This way, they create their own tariffs and charge customers for the space on the shipping lines. Through being intermediaries, they make cargo transportation more efficient and safer, and they also take on carrier responsibilities.

NVOCCs are the key link in the supply chain, allowing the transportation of goods from the source to the end point.

What Does a Freight Forwarder Do?

Arranging international shipping is complex, and it requires particular attention to documentation and coordination. Freight forwarders take care of all these details.

The role of freight forwarders is to play a middleman role in the supply chain between a shipper and transportation services that could consist of ocean shipping, trucking, rail, or expedited air freight.

Since they deal with many transport providers spread across different regions, countries, and continents to move their merchandise, this adds to their total overhead.

A freight forwarder will use existing links with transit carriers in order to find transport costs and shipping routes. They aim at adopting an economic route balancing speed, price, and reliability.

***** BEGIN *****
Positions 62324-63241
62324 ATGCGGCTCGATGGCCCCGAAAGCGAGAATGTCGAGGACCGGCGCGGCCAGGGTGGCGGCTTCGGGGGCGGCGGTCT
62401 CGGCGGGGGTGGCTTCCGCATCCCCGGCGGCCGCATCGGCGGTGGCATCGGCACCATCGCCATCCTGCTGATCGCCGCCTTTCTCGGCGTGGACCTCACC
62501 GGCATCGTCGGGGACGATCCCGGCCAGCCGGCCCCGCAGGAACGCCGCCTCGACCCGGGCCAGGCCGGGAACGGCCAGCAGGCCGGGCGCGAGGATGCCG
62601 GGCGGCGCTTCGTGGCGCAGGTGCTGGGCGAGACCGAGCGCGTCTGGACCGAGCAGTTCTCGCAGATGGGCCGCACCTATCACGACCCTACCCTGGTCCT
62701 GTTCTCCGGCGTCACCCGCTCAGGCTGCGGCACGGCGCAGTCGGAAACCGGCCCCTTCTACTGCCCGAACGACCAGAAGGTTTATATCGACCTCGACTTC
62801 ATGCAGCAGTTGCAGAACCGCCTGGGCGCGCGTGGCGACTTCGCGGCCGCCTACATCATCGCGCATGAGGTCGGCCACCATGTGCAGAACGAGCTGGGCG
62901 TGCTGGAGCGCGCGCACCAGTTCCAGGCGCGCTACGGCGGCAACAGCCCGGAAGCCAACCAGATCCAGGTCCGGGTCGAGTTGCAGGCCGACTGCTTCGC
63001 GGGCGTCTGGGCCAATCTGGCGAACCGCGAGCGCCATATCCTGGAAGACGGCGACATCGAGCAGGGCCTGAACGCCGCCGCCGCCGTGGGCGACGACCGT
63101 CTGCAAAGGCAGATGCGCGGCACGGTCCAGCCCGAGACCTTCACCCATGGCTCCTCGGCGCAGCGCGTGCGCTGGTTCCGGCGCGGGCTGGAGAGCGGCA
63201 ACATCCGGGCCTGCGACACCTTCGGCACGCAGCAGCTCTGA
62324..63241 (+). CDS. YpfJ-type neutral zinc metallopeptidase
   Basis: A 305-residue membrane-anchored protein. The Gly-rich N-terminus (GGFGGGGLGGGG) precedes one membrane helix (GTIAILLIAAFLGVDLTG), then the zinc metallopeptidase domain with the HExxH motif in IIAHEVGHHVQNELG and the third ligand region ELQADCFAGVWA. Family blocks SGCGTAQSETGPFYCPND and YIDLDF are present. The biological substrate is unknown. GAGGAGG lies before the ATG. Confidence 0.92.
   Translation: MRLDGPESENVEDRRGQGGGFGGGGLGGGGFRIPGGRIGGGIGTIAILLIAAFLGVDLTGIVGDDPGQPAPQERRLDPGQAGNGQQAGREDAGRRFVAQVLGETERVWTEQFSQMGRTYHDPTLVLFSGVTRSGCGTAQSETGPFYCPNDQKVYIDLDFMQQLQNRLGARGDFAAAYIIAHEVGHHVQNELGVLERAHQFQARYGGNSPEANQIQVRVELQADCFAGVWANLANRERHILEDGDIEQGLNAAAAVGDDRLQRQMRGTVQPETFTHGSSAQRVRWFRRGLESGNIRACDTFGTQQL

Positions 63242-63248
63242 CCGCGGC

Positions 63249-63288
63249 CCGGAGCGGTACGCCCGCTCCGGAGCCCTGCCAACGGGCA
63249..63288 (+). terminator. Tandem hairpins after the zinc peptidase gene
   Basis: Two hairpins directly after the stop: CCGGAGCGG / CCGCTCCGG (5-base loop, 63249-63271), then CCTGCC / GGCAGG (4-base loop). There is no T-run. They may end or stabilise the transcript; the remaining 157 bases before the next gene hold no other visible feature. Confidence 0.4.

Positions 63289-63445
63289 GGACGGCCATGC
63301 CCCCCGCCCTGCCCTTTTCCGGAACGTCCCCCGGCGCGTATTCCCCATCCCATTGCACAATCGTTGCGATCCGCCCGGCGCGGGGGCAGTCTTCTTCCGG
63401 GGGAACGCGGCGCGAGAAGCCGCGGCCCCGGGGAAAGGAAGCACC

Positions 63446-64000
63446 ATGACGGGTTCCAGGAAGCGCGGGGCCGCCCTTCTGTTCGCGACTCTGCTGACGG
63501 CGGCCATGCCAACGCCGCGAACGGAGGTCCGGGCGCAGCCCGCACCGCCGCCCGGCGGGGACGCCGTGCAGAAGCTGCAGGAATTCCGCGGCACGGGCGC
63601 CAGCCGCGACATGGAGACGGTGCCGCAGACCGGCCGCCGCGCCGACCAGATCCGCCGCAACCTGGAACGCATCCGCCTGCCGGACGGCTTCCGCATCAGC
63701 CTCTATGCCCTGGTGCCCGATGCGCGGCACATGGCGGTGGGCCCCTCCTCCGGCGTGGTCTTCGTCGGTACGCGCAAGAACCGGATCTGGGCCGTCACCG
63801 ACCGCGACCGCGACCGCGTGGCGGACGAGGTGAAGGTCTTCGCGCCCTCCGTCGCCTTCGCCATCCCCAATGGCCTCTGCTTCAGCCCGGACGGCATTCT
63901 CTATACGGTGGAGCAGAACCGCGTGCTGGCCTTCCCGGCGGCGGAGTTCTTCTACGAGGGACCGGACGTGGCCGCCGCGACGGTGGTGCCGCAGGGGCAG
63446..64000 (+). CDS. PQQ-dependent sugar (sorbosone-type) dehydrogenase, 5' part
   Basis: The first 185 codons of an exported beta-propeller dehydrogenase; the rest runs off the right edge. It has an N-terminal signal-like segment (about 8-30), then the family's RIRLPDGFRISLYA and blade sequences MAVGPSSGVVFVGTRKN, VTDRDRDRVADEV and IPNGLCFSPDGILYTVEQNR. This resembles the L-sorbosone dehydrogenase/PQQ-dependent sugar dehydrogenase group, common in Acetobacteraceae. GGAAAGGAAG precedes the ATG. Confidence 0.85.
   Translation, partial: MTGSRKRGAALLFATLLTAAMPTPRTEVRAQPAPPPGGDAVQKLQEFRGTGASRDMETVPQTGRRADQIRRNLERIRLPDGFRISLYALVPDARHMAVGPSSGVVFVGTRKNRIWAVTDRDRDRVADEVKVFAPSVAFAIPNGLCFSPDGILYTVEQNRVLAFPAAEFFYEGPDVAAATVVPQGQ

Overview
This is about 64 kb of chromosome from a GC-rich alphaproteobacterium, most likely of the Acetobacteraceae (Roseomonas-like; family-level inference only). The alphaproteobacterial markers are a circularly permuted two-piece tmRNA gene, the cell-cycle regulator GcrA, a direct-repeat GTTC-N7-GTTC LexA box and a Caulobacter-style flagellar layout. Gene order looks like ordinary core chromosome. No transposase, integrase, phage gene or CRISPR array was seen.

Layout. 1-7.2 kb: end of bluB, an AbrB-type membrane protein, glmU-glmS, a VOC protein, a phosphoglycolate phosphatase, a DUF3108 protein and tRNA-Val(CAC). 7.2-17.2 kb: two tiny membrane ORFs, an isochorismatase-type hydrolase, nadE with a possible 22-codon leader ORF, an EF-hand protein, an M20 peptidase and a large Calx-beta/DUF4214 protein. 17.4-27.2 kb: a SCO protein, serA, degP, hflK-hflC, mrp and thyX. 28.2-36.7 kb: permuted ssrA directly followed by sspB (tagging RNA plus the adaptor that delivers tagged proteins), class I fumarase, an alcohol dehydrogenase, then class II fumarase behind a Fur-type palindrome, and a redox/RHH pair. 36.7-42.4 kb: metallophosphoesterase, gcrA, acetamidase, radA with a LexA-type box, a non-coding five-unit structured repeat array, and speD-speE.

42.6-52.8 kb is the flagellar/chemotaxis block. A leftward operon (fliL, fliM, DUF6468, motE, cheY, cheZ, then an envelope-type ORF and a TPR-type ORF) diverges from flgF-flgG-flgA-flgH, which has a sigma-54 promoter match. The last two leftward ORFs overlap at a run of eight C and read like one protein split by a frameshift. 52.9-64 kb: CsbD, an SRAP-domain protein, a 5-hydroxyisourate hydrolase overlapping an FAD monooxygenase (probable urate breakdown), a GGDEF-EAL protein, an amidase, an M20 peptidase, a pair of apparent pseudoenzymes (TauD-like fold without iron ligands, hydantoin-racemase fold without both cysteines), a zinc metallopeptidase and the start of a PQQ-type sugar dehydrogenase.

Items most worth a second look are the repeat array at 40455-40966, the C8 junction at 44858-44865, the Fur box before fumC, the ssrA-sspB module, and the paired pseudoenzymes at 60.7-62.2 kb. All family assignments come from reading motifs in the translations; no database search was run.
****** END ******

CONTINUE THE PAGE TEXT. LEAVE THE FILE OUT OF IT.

Key Differences Between NVOCC and Freight Forwarder

Now you have an insight into NVOCC and freight forwarder definitions, functions, and responsibilities.

It is obvious that they mostly have similar functions, but they’re not the same. So, let’s have a look at what separates NVOCC from freight forwarders.

The difference between NVOCCs and freight forwarders is that they have different relations with shippers and stakeholders. NVOCs act as intermediaries between shippers and vessel operators, providing their own bills of lading.

On the contrary, in addition to being authorised by shippers to act on their behalf, freight forwarders can make decisions for them.

Another distinguishing factor is that exporters/importers use freight forwarders as their agents, while they approach NVOCCs as carriers. The entities of logistics have their own roles that they play in the logistics chain, providing customised services to their clients.

Aspect NVOCC Freight Forwarder
Ownership of Cargo Acts as a carrier and takes legal responsibility for cargo Acts as an agent in relation to shippers does not take legal
Documentation Issues bills of lading directly to customers Does not Issues bills of lading
Liability Assumes liability as a carrier Limited liability, acts as an agent for customers
Capacity Owns or leases space on vessels Doesn't own transportation assets directly
Negotiation Negotiates directly with shipping lines Negotiates with various carriers and consolidates shipments